Moadon Chess Sydney runs a weekly chess club for kids aged five and up who have a Jewish and/or Israeli background (Image supplied).

He wants this tournament to encourage more Jews to engage with chess, which he says has become “more and more rare”.

“If you go to a chess tournament today, you barely see Jewish kids. I see so many kids in the Jewish community who have great potential to be great players, but the approach or the attitude, especially from parents and schools, isn’t so positive.

“It’s something the Jewish community needs, to bring people together, especially in Sydney where it is very segregated. Chess is a good way to connect people.”

Sydney-based parent Yael, whose 12-year-old son Alon plays with Moadon, makes chess a priority in her family to not only help encourage improved cognition, but importantly to support the initiative in the eastern suburbs and connect with other members of the Jewish community.

“The Australian lifestyle offers many sporting opportunities, which we love, but there’s not enough focus on supporting cognitive development – that sense of ingenuity, creativity, innovation,” she told TJI.

“It’s quite tricky for parents to find the avenues to instill these things in children. They grow up so quickly and our window to influence what they’re exposed to is very short and narrow.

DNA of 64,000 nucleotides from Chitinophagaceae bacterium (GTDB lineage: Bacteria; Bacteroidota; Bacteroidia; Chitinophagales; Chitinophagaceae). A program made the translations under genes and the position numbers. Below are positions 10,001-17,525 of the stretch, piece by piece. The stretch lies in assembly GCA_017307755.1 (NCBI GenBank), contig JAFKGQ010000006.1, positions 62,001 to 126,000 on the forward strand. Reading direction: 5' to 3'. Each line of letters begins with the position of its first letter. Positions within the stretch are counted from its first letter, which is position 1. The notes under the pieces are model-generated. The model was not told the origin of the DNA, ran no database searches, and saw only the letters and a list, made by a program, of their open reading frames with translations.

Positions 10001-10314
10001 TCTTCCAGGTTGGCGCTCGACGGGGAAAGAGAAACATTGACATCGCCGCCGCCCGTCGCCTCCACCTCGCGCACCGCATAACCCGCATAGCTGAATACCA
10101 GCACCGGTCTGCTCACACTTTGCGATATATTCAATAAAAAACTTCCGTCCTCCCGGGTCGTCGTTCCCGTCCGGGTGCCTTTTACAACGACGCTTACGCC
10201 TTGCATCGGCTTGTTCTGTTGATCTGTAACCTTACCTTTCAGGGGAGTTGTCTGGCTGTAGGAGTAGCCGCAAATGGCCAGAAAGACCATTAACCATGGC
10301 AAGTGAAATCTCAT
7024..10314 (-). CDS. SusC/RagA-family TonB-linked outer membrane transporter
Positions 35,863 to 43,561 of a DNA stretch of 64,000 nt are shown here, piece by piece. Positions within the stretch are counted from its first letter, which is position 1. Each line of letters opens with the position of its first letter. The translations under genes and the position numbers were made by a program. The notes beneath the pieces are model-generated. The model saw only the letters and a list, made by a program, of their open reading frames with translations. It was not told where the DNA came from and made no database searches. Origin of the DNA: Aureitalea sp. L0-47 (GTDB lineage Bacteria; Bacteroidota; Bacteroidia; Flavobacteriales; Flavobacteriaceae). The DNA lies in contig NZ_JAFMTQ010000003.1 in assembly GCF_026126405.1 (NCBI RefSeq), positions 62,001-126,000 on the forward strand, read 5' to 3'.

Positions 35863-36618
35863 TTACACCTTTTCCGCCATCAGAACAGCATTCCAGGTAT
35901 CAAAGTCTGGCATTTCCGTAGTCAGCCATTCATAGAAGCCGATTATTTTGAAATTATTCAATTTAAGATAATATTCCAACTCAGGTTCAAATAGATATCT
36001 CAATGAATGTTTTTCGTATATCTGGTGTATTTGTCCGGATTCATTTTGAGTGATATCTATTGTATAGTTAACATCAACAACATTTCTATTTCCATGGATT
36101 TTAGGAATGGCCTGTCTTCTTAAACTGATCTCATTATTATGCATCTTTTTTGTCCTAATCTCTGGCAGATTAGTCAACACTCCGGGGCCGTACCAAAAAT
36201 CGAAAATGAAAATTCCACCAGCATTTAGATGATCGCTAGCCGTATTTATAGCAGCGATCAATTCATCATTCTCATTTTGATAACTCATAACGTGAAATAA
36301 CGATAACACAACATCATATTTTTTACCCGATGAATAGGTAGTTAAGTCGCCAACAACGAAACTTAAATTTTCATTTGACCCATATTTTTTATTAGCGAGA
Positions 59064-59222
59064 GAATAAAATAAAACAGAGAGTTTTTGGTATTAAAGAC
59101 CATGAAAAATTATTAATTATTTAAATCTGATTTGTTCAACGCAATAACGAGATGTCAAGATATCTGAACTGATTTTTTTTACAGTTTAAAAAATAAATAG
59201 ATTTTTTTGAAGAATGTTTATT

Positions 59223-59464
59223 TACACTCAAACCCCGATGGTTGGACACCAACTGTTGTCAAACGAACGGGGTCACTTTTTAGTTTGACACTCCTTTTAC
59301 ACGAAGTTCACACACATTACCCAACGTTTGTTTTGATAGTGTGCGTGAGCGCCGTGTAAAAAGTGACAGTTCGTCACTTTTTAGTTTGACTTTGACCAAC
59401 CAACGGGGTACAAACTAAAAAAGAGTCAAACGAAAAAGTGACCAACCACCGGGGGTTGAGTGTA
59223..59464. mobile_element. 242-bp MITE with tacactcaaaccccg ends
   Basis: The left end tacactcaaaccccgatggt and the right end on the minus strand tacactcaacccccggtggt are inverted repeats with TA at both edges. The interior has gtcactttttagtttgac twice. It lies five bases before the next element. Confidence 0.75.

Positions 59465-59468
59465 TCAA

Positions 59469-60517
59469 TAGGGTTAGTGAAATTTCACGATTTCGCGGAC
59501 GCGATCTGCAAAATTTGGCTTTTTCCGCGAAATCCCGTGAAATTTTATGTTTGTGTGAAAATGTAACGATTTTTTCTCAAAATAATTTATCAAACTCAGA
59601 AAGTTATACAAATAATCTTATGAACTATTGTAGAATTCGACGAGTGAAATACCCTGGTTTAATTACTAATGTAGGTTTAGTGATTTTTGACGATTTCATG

“It is chess, but it’s also a connection to the community, a connection to culture and an opportunity to be connected to lifelong skills.”

The tournament’s organisers are hopeful that it will act as a stepping stone for many more competitions, with Clifford seeing the inaugural event becoming an annual initiative, while Levin wants Moadon to partner with more Jewish organisations and give greater exposure to his young players.

For now, both parties are heavily invested in making this tournament a success for everyone involved.

“Age is not relevant when you play chess. Players will look at each other as equals and it will connect different generations,” Levin concluded.

“In chess, there’s no such thing as losing – it’s either winning or learning something to be better next time. I think that’s a really great way to think about this tournament.”

All ages are invited to compete in the Pesach intergenerational chess tournament, which will be held on Sunday 28 April from 9.30am at COA Sydney. Special prizes and kosher le Pesach refreshments will be on offer throughout the event.

Participating in the tournament costs $15, while family and friends are encouraged to watch for free. Register your place and find out more online.

About the author

Ruby Kraner-Tucci

Ruby Kraner-Tucci is a journalist and assistant editor of TJI. Her writing has appeared in The Age, Time Out, Law Society Journal and Dumbo Feather Magazine. She previously reported on the charity sector as a journalist for Pro Bono News and undertook internships at The Australian Jewish News and Broadsheet Media.